Guest Post! Guest Post!
Christina Gebel is a freelance writer and photographer. She has an undergraduate degree in theology from Saint Louis University and a Master of Public Health degree from Boston University. She currently lives in Boston, MA working in public health research. You can follower her on Twitter @ChristinaGebel.
Nearly a year ago, in a New York Times op-ed, Cadence Woodland decried the excommunication of Kate Kelly, a feminist Mormon, who spoke openly about her support for women in the Mormon priesthood. Kelly, a lawyer, was excommunicated on the charge of apostasy. Just recently, the New York Times furthered its fascination with women’s ordination again, publishing an Opinion by Frank Bruni about the questionable equality of women in the Church, including women’s ordination to the priesthood.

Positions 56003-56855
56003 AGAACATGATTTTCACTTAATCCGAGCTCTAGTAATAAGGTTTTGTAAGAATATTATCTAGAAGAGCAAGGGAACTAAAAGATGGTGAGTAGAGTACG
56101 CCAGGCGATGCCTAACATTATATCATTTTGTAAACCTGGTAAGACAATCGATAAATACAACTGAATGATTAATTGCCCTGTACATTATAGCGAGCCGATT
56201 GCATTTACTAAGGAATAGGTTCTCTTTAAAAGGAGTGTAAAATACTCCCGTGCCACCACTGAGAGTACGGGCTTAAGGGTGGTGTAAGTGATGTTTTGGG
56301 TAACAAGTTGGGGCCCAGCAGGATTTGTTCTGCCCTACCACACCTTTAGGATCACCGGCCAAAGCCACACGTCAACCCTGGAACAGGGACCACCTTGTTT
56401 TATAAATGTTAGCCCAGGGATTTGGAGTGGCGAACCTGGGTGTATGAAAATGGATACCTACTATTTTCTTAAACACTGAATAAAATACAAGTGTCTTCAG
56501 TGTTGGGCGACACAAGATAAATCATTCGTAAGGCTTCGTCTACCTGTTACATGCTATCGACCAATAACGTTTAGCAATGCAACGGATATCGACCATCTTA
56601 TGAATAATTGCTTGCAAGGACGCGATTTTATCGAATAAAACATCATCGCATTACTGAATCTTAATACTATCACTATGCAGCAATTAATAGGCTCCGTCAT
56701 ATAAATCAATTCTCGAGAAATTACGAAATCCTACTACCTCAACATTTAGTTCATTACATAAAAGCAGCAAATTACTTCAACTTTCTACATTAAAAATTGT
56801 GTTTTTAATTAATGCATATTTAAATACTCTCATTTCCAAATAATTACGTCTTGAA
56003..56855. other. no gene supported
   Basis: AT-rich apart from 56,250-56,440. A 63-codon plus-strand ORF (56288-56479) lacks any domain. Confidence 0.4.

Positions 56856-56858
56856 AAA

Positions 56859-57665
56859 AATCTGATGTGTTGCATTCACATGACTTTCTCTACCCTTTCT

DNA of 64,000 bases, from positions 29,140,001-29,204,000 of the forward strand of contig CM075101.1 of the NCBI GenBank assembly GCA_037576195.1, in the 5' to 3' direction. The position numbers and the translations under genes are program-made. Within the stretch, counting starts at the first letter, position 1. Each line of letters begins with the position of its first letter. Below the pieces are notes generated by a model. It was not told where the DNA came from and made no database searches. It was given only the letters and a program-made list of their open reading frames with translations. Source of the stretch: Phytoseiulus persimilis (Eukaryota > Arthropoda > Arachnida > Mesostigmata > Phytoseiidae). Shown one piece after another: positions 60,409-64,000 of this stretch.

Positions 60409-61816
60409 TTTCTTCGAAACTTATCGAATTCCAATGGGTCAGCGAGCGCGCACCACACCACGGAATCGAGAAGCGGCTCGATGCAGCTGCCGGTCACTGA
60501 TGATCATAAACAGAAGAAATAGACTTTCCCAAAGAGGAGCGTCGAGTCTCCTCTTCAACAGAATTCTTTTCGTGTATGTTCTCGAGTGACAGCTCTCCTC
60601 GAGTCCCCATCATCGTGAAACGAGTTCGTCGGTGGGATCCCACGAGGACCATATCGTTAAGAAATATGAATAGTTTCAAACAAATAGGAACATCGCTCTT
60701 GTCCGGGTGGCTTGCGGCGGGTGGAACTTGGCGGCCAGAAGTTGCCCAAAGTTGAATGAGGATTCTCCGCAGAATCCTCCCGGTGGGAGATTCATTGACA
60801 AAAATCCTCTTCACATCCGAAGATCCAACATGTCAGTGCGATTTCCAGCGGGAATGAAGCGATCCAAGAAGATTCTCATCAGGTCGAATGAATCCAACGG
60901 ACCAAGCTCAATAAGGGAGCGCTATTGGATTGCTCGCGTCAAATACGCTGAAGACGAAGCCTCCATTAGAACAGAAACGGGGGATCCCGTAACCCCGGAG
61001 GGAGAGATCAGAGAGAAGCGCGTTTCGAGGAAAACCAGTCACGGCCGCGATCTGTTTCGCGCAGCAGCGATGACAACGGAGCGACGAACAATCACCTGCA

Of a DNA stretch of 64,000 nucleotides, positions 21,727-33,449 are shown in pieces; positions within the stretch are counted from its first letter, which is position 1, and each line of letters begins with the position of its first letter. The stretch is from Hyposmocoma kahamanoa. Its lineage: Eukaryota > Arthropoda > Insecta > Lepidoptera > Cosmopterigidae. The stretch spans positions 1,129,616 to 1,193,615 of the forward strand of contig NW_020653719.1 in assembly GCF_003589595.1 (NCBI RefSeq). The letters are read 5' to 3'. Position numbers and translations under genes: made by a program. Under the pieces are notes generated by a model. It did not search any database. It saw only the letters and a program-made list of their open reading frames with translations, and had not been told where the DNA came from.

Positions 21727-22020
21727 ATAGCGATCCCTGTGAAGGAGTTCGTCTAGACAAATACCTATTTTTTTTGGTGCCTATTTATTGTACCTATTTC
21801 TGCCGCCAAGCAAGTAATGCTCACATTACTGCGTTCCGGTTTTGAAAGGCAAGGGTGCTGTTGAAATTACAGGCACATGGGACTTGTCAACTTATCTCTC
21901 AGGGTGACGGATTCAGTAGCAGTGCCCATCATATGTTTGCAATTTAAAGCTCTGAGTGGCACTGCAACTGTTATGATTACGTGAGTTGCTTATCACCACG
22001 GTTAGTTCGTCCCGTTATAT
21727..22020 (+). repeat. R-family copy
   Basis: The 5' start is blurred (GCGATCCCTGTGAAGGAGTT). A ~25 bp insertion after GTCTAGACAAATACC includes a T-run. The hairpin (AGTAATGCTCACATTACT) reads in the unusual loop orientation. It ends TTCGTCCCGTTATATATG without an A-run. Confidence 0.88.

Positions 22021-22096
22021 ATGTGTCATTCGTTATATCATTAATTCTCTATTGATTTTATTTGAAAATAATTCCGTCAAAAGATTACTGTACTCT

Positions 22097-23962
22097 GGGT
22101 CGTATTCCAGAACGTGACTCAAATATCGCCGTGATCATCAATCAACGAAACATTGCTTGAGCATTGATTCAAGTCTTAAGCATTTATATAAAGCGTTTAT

These two pieces in a prominent U.S. news source are kindling for the flickering flame of support for women’s ordination and show that the issue is not unique to Catholicism, where the issue is weak but not dead. Two years ago, a priest in Melbourne, Australia was excommunicated for supporting women’s ordination, among other issues. Around that same time, Pope Francis, amid gaining global popularity, announced that women’s ordination was a “closed” issue. Even Francis, who many thought would breathe fresh air on Church doctrine, sent a strong message just months after his election to the papacy.